I’ve never understood the opposition to earmarks. To my understanding, Congressmen who make deals to bring resources to their districts are doing pretty much what our founders intended them to do.

    Political parties on the other hand … nowhere in the Constitution, and actually counter productive to our form of government operating effectively.

    Like or Dislike: Thumb up 3 Thumb down 0

  8. Rob in CT says:

    The Earmarks thing was bullshit from the start. An Earmark doesn’t create spending. It directs spending.

    I’d be fine with bringing back Earmarks. That said, that’s far from the driver here.

    Like or Dislike: Thumb up 4 Thumb down 0

  9. C. Clavin says:

    Actually…Earmarks would generate some f’ing jobs.
    We should be building and/or fixing bridges and roads and schools, etc.
    We should be hiring teachers and firemen and cops.
    Getting rid of earmarks…just another Republican economic theory proven wrong.

    Like or Dislike: Thumb up 1 Thumb down 1

  10. Moosebreath says:

    @Rob in CT:

    “The Earmarks thing was bullshit from the start. An Earmark doesn’t create spending. It directs spending.”

    I will add that earmarks have the spending directed by a person elected to be the representative of the people in the district, and therefore have a better idea of the wants and needs of the district than a bureaucrat, often based in Washington. So it was always a mystery to me why Republicans wanted to remove earmarks.

    Like or Dislike: Thumb up 4 Thumb down 0

  11. john personna says:

    Hmmm, on Friday, November 12, 2010 at 11:10 I wrote:

    I could also go in the direction of: “if congress critters were not spending their time creating earmarks, could they find something more productive to do?”

    Apparently I asked the wrong question.

    Like or Dislike: Thumb up 5 Thumb down 0

  12. Jeremy R says:

    3) Big business has lost a lot of its power over the Republican Party

    I’ll believe this when and if we ever see the business community actually engage like they mean it (in the same ways they go after Dems). By that I mean business leaders publicly trashing GOP intransigence instead of voicing concern over the debt ceiling and then making mealy-mouthed statements calling for compromise & leadership, and business groups not just promising to help defend responsible republican actors but threatening to advertise *now* against the bad ones, and to fund primary opponents or democratic challengers.

    Like or Dislike: Thumb up 4 Thumb down 0

  13. al-Ameda says:

    @Michael J. Listner:

    So it’s all the Republican’s fault. Brilliant.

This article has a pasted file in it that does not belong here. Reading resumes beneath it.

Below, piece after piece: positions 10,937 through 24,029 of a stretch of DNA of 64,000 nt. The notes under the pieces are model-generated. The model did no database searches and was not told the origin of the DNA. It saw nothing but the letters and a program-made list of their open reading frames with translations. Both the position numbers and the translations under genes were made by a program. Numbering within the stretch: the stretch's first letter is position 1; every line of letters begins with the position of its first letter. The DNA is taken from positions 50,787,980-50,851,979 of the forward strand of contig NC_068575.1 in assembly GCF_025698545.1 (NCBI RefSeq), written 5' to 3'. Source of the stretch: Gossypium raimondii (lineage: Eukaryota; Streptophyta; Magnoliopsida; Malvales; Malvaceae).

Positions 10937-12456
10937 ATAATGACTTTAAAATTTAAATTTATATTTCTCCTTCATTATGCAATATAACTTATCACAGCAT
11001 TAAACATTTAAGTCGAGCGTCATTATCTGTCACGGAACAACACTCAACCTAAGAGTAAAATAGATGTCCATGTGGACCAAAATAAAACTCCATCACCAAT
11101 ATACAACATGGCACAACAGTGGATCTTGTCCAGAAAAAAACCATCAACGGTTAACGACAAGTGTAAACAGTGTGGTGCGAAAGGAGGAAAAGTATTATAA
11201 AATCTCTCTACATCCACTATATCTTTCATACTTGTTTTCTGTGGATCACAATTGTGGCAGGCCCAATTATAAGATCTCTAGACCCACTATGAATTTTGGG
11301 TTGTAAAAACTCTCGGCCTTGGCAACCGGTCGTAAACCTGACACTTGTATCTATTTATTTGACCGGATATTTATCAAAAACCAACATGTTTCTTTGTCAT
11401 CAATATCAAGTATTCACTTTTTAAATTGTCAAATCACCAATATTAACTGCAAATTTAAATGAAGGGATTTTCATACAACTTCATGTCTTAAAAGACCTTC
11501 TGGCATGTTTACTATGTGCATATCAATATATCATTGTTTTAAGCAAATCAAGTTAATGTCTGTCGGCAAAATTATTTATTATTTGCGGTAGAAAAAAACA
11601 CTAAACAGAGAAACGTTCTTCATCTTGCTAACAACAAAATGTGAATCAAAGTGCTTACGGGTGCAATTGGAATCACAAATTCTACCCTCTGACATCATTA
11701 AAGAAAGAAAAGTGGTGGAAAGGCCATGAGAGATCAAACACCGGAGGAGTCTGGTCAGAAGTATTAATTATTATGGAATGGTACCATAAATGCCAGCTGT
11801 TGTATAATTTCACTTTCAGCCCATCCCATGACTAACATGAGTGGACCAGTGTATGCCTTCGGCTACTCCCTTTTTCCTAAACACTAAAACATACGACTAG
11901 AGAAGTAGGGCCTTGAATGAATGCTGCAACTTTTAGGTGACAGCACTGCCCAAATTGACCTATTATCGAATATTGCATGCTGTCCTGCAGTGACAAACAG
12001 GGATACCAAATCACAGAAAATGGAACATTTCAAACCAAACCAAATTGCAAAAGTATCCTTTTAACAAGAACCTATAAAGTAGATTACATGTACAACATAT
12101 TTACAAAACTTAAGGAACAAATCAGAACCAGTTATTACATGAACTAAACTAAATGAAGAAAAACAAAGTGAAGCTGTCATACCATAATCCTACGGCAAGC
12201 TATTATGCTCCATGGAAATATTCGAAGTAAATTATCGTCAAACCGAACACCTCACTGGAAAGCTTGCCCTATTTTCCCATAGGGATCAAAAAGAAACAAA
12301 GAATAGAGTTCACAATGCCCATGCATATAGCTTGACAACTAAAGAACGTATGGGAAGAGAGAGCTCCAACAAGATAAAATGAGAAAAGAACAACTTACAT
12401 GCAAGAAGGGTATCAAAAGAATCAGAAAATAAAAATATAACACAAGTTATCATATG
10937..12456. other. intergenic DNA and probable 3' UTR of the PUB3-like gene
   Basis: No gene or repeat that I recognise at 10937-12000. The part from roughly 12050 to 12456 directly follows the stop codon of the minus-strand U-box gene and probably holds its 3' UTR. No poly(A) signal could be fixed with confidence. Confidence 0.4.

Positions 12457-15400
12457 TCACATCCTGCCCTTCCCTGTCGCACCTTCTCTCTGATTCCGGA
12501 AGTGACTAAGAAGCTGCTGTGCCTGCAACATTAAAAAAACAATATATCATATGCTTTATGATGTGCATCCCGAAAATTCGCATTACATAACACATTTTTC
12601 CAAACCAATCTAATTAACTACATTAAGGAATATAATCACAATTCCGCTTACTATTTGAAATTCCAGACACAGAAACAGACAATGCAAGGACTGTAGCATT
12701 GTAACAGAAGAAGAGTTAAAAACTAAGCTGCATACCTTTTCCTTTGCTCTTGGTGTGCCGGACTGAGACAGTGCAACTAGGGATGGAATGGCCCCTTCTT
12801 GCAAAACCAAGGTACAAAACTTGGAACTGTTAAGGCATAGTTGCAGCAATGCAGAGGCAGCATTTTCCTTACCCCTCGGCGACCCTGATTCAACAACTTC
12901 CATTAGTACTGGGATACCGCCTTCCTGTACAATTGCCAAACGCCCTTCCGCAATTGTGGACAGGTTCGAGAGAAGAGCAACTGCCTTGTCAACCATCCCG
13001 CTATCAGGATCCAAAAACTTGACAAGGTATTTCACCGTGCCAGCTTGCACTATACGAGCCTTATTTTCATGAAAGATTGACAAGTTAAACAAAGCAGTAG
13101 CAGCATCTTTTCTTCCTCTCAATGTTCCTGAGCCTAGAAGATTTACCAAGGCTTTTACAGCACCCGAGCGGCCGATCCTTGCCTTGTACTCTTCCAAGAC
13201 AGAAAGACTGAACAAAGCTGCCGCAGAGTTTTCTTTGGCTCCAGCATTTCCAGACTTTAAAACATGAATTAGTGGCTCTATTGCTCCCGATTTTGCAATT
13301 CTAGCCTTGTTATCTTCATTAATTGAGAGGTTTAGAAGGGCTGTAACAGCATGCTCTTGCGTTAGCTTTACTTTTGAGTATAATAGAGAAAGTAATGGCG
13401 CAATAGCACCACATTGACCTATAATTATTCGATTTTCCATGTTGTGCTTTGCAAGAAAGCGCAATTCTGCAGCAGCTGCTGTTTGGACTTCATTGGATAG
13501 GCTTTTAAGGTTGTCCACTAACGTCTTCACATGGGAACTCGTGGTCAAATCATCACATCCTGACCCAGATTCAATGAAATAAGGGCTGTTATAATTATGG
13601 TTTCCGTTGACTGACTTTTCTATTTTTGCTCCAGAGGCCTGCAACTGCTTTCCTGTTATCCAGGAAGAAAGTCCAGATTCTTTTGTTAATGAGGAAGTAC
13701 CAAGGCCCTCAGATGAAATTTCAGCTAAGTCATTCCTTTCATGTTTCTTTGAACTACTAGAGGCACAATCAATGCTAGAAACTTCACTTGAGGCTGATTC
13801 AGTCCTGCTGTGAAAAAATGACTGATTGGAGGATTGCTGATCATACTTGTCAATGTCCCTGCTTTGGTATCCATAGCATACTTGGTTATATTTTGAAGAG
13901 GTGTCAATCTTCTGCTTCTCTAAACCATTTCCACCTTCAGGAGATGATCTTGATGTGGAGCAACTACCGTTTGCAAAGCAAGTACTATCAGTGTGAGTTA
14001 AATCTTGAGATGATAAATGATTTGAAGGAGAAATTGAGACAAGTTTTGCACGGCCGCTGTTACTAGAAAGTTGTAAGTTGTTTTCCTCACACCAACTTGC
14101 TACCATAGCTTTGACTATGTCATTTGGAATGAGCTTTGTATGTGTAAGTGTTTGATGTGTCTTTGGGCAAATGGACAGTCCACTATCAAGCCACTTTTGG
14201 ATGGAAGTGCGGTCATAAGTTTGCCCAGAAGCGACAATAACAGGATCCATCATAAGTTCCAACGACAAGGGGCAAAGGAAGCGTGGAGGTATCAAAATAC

No, not brilliant, just elegant in its simplicity.

    Like or Dislike: Thumb up 2 Thumb down 0

  14. matt bernius says:

    Two points…

    1. On Kochs, the are arguably in “control” of the Tea Party in the same way Soros is control of Media Matters and other left wing groups. Their contributions fund efforts to push an agenda and given them a high degree of input into that push. But, as with Conservatives and Soros, I think most liberals overemphasize the importance of the Koch Brothers. If the Kochs didn’t exist, some one else would be providing the money.

    2. On big biz loss of power on the Republican party — I think what’s important is to appreciate that House Republicans are different from Senate are different from Presidential candidates. I would suggest that the effects of Big Business wane as you move from National Races to Local Races in the same way that grass root power wanes as one moves in the opposite direction. This helps explain how, despite the presence of the Tea Party and Realz Conservatives, the GOP keeps nominating Romneys and McCains for President.

    Like or Dislike: Thumb up 2 Thumb down 0

  15. john personna says:

    @matt bernius:

    I don’t know why the meme shifted to “big” business.

    Republicans Are No Longer the Party of Business

    (That would be “BusinessWeek” reporting.)

    Like or Dislike: Thumb up 0 Thumb down 0

  16. David M says:

    @Moosebreath:

    I will add that earmarks have the spending directed by a person elected to be the representative of the people in the district, and therefore have a better idea of the wants and needs of the district than a bureaucrat, often based in Washington. So it was always a mystery to me why Republicans wanted to remove earmarks.

    It was a convenient way for the GOP to pretend to address spending without actually doing it. Unfortunately, it negatively impacted congressional processes, instead of being a harmless stunt.

    Like or Dislike: Thumb up 1 Thumb down 0

  17. Todd says:

    @David M:

    Unfortunately, it negatively impacted congressional processes, instead of being a harmless stunt.

    That sentence could be used to describe quite a few things that have taken place over the last 10-20 years.

    Like or Dislike: Thumb up 0 Thumb down 0

  18. Tillman says:

    Reminds me of Kevin Spacey’s line about House of Cards: “Of course it’s fiction, Congress is accomplishing things.”

    Like or Dislike: Thumb up 0 Thumb down 0